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Stradbrother
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PostPosted: Thu May 16, 2024 11:09 am    Post subject: Reply with quote

My journey is mirrored with a few other people here.

I bought my Bach Strad 37 in high school, back around 2007.

As you probably realized from the date, yes, this was a strike Strad. Not an Eastlake Strad, but one very close to the strike, at the lowest point of QC.

I HATED that horn. It was heavy, it felt tight, my tone was dull, the slots were incredibly hard to play with.

I really struggled, but it was "what everyone gets". It wasnt until I was in college that I tried another Bach, an Early Elkhart 43 that a friend played. It was so much better.

I ended up moving on to Getzen and never looked back.

However, I recently, nearly 20 years later, found a new Bach 37 that I did like. Its super new, like, 700,000 serial series.

Plays so much better. Feels solid. Tone is still dull, but its better than my old one.

Is it better because I got better? Is it just a better horn? probably a bit of both.

I do know that If I have a student that plays similarly to my blow, I do not reccomend a Strad 37 sight unseen.
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kehaulani
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PostPosted: Thu May 16, 2024 4:45 pm    Post subject: Reply with quote

I don't play Bach equipment. Never have. But I had a Bach 190-37 for a while and it was the best "Goldilocks" horn I ever played.
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cantabile
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PostPosted: Thu May 16, 2024 6:13 pm    Post subject: Reply with quote

I bought my 37 about 14 years ago in Australia where quality, mainstream choices were more limited in a 'reasonable', but still up there BTW, price range.
With intensive A/B testing in the retailer's room vs Yamaha, the Bach just felt like it had something extra. Local preferences at the time in conservatory & pro circles also leaned Bach 37.
Trumpet is secondary to my playing brass band Bb cornet - aim is to extend my experience, and I've been generally happy with it in orchestral, wind, and big band. Especially when settling into the adjustment from cornet in those contexts - not insignificant - it's a different beast.
I also played Eb Soprano cornet for many years - trumpet is a much bigger change.
Have not felt the 'tightness' some have commented on - quite the opposite - feels like plenty of headroom. But my one obstacle is tuning the main slide - I have to push it right in to get anywhere near in tune on the normal C benchmark.
On the cornet I've sat on 1cm out over decades and different instruments including the Eb. Currently Yamaha Xeno which I'm very comfortable with.
I'm curious if anyone has a view, given ALL the other technique variables of course! MP Bach 5B (have tried the other usual Bachs 1C-7C). I generally fit best in that 5 kind of size on both cornet and trumpet.
Thanks!


Last edited by cantabile on Thu May 16, 2024 7:31 pm; edited 1 time in total
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yourbrass
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PostPosted: Thu May 16, 2024 7:08 pm    Post subject: Reply with quote

I've worked on hundreds of 37's and some are, as others have mentioned, so tight you feel as if you are strangled going up in the register. I'm not sure what accounts for that, possibly cut off too small on the mandrel in making.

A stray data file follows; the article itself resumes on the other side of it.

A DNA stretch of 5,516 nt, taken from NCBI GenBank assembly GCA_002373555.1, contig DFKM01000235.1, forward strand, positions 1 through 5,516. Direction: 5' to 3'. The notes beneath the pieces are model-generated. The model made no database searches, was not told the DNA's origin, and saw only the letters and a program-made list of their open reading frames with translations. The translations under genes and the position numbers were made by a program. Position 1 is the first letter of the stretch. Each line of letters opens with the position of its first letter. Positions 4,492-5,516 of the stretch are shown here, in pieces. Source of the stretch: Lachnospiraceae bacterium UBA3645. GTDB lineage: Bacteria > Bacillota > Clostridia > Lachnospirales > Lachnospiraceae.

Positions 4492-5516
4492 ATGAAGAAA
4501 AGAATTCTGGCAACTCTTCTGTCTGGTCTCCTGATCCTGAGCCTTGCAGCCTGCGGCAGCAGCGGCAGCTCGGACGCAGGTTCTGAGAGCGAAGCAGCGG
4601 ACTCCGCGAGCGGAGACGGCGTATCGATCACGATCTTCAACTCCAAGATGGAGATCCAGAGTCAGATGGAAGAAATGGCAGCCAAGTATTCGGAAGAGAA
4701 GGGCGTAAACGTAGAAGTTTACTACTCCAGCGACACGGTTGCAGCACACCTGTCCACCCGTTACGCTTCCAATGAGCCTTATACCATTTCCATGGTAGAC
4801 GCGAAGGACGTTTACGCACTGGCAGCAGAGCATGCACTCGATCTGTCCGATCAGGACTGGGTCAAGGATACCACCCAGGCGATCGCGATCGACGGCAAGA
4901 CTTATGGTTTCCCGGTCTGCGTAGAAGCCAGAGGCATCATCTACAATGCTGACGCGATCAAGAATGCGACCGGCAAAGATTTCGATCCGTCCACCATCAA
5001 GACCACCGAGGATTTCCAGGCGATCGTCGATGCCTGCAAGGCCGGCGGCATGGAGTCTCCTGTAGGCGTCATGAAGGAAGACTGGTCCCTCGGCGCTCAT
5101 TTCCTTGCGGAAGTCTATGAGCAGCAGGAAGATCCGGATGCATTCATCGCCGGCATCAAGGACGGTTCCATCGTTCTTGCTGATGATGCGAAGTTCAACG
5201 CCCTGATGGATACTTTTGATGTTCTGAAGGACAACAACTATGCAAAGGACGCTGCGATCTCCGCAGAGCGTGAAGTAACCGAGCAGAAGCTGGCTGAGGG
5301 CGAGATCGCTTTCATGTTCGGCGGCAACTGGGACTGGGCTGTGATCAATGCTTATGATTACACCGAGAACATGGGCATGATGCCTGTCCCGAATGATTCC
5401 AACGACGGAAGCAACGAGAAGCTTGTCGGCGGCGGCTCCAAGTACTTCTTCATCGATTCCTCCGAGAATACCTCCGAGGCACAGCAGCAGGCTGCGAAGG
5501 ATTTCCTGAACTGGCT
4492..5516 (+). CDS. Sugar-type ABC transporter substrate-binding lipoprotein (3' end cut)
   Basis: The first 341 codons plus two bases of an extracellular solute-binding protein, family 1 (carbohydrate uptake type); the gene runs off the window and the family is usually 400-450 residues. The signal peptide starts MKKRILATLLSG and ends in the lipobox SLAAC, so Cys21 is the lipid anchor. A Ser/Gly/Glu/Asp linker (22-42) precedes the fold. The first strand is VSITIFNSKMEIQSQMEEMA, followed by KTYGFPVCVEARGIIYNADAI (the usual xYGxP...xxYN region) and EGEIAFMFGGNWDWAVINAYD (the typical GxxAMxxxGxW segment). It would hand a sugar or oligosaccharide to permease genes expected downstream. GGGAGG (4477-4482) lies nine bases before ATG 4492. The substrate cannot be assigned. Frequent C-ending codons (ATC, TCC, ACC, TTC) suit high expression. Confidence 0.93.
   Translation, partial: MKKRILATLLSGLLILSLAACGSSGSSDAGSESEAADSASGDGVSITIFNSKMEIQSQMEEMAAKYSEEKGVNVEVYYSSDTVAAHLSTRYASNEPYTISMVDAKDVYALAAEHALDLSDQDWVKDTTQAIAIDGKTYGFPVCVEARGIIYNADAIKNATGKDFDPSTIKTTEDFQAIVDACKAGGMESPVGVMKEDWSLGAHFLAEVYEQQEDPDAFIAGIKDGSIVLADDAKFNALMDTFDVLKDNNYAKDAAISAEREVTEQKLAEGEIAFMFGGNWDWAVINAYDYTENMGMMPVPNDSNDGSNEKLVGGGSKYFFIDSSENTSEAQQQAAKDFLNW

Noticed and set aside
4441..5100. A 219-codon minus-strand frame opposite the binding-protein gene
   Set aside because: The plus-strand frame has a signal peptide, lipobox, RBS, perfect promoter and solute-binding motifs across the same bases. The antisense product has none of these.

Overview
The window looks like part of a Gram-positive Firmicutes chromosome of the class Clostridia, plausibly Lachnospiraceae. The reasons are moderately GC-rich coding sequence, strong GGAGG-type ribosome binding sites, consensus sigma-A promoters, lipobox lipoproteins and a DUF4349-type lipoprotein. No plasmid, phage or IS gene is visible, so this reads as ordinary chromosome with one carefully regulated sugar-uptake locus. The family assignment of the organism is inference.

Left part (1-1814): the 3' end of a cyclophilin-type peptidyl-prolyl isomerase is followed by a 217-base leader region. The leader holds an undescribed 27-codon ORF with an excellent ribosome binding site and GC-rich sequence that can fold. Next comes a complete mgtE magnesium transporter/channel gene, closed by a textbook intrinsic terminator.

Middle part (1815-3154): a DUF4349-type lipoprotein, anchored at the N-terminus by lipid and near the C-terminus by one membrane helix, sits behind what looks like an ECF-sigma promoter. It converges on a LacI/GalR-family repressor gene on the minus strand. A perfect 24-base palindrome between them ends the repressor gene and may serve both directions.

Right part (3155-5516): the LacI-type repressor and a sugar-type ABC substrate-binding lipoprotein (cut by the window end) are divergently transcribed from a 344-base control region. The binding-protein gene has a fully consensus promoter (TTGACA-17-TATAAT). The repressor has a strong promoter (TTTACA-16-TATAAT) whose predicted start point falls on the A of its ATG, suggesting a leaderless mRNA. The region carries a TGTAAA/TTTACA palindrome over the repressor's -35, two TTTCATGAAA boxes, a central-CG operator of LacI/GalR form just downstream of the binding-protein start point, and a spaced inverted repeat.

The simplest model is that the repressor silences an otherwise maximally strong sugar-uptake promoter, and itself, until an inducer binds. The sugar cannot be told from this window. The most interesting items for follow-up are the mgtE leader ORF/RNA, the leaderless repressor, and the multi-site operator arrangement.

But I'm restoring an old 37 that plays pretty open. Just goes to show that you might try multiple horns before deciding...

They can be great.
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Betcar81
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PostPosted: Fri May 17, 2024 2:24 am    Post subject: Reply with quote

Goodmorning, i am an Italian trumpet player.
I have always played Bach trumpets in my life, in sequence ML18037 reverse 1993, ML18043 sterling silver 2004, ML18037 star 1978, Artisan 190 2014 and now ML18037 1970 and I have tried many in general.
I would say that the Bachs are all different from each other, personally I look for an immediate response and good intonation.
Many Bachs give the effect of playing tight, you can always change the leadpipe to a more open one if necessary.
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Mark Bradley
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PostPosted: Sun May 19, 2024 9:40 am    Post subject: Reply with quote

My playing, can't really blame it on the horn.


Like the relatively unknown and underrated large bore 25 bell however.


"Like a man that can't play a tune, blowing a horn right loud, hoping that in a minute it will begin to make music." William Faulkner, Light In August
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improver
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PostPosted: Mon Jun 10, 2024 11:34 am    Post subject: Reply with quote

Nothing I dislike about my 37. Best trumpet ever made, and it ain't close
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LadFree
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PostPosted: Mon Jun 10, 2024 3:42 pm    Post subject: Reply with quote

Im sure that the 37 bell matches very well with a large diameter mouthpiece.
If you notice, legit players with their 1C mouthpieces seem to gravitate to the 37 bells when they play Bb tpts..The commercial players with their 7 to 10/2 diameter mouthpieces seem to go with 43 or 72 bells tpts...go figure!
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Rhondo
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PostPosted: Mon Jun 10, 2024 3:55 pm    Post subject: Reply with quote

LadFree wrote:
Im sure that the 37 bell matches very well with a large diameter mouthpiece.
If you notice, legit players with their 1C mouthpieces seem to gravitate to the 37 bells when they play Bb tpts..The commercial players with their 7 to 10/2 diameter mouthpieces seem to go with 43 or 72 bells tpts...go figure!

Interesting.
I play a Corp. 5C mouthpiece on the 37. Tried a 1C and it really put the horn into overdrive, but only 6 months into comeback, it’s too early for me to switch, and I’m not so sure I need that much power anyway. With the 5C it’s still a monster!
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improver
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PostPosted: Tue Jun 11, 2024 3:32 am    Post subject: Reply with quote

The gentleman that said Bach represents a stale traditional etc. I think is wrong. Many of the most innovative and their own sound players in Europe like Eric Truffaz, Matias Eich etc. play strads. The strad is the most Chameleon horn on the market. If a great player has developed his own sound the Bach best transmits it. It's why many of the guys in Europe play them. Of course I just cant listen to tired American trumpet players and all that traditional bebop. I love listening to the European guys on Bachs. Great horn